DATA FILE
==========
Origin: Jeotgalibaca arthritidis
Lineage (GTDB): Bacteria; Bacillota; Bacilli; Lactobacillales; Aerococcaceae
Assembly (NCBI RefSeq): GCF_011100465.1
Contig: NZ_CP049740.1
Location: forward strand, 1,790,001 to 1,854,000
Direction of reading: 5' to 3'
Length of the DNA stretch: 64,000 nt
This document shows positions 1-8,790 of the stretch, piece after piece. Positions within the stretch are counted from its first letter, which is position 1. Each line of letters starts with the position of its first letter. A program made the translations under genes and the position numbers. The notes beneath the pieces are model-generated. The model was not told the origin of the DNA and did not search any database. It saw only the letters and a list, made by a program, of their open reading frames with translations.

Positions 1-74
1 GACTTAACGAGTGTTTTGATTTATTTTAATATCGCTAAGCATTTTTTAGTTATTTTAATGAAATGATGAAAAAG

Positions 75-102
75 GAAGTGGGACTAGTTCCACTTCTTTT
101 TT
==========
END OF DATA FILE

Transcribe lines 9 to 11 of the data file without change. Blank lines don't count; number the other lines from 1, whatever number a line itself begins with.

Positions 1-74
1 GACTTAACGAGTGTTTTGATTTATTTTAATATCGCTAAGCATTTTTTAGTTATTTTAATGAAATGATGAAAAAG

Positions 75-102